This is relative to the last point on repetitions and sets – Another perspective is the volume you work over a period of time. I.e. over 6 weeks.

If you lift at the same weight, each workout, for a duration of time – Chances are you wont see much progress in the way of ‘how much more’weight you’re able to move.

Consider recording your workouts and increasing by a certain percentage each week.

For example:

Week 1 Squat: 5 Sets 6 Reps: Record weight

Week 2 Squat: 5 Sets 6 Reps: Increase weight by 5%

Week 3 Squat: 5 Sets 6 Reps: Increase weight by 5%

etc. etc.

Rest is as important as Work

The time you allow your body to rest between workouts and between sets is essentially the ‘time’ you are allowing for the muscle to repair, before working it again.

If a muscle is still in the ‘repairing’ phase, it will not perform as well as working your muscle after sufficient rest time.

Everyone’s recovery process is different. We recommend focusing on these two areas:

  • Quality of sleep to allow for a deep repairing phase to occur.
  • Supplements i.e. Zinc, Magnesium, Electrolytes
  • Diet – Enough protein to support the recovery process

This does not mean you should only work a muscle once it’s completely ‘repaired’ – But, it is a key point to take into consideration – especially if you are working with heavy weights.

Fuel Your Body - Food & Hydration

Fueling your body for the workout ahead can be the key difference between enough energy to execute the full workout with a vengeance OR that feeling of ‘I’m not feeling it today’.

Your muscles will use stored carbohydrates as it’s preferred energy source. It takes around 2 hours before your body turns carbohydrates into energy, so consider this when planning your meals and workout times.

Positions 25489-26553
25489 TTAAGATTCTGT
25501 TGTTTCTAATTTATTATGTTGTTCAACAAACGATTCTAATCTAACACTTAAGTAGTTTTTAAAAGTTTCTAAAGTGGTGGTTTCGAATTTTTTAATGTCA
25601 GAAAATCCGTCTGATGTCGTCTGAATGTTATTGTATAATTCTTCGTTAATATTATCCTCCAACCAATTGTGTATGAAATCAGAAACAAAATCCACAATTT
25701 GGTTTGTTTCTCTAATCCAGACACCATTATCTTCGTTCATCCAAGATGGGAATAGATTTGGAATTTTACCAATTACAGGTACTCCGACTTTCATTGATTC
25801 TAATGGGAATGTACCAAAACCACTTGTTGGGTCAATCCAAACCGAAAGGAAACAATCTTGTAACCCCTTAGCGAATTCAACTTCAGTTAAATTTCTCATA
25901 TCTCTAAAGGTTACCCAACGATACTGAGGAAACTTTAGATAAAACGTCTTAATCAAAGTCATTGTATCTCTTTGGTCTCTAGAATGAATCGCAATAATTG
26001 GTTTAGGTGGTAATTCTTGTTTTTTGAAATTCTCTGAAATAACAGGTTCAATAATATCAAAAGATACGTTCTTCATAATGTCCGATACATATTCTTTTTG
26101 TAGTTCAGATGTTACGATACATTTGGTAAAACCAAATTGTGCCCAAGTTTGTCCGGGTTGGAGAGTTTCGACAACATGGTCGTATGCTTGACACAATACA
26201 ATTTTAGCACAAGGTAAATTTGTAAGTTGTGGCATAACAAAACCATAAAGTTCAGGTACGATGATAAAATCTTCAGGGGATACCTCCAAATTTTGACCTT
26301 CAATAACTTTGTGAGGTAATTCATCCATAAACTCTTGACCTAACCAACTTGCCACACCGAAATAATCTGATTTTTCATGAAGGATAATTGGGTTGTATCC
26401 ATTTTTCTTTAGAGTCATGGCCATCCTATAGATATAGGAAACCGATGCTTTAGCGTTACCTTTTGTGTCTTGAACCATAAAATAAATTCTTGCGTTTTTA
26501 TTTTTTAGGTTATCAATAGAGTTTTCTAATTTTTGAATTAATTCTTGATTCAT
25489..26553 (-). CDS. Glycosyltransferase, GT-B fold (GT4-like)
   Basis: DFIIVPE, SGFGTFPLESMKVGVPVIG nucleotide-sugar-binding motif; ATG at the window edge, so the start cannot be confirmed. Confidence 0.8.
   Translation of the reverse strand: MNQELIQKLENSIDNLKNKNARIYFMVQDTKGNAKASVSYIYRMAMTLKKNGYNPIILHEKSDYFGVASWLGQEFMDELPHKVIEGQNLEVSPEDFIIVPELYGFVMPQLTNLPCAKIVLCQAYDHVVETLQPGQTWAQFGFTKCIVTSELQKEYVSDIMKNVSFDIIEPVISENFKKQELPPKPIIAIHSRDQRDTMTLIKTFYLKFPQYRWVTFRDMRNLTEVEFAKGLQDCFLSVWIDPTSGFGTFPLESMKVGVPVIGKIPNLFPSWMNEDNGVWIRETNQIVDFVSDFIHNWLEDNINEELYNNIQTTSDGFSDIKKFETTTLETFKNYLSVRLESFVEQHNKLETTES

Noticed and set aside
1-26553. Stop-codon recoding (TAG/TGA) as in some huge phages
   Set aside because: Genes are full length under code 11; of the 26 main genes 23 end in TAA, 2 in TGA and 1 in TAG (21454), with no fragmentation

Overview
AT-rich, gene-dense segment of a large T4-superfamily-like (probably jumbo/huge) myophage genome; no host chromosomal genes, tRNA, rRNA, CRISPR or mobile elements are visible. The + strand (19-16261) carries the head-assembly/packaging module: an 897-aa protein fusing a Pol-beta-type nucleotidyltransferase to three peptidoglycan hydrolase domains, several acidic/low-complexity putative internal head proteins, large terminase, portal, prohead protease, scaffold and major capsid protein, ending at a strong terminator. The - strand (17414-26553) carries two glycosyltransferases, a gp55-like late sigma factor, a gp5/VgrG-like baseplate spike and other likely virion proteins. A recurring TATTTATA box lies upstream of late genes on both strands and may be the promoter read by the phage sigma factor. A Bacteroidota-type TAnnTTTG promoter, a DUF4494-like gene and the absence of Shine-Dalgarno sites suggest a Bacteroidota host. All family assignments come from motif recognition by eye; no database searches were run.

Hydration is also a key contributor to how you feel during a workout. Drinking plenty of water (2L +) in the 24hrs leading up to your workout should have you sufficiently hydrated.

If you are appropriately hydrated – You may find you don’t even need to drink water during your workout.

 

 

Participate in classes to fast track results

Group Fitness classes are designed to get you working in the most efficient way led by our experienced coaches.

Here’s a breakdown of how some of our classes running on the Group Fitness timetable will assist you with Strength training.

Body Pump: Muscular Endurance

Pilates: Core stabilization

Yoga: Mobility & Flexibility

X-Treme or FX: Targets multiple energy systems

Get a Personal Trainer / Coach to fast track results

Our Personal Trainers have dedicated their careers to understanding the link between exercise and results in the best possible way.

Our trainers understand that every individual is different and therefore, create programs based on the individuals needs and goals.

We are committed to helping those who want to take that extra step to fast track their results.

Click here for more information or to get in touch with a Personal Trainer.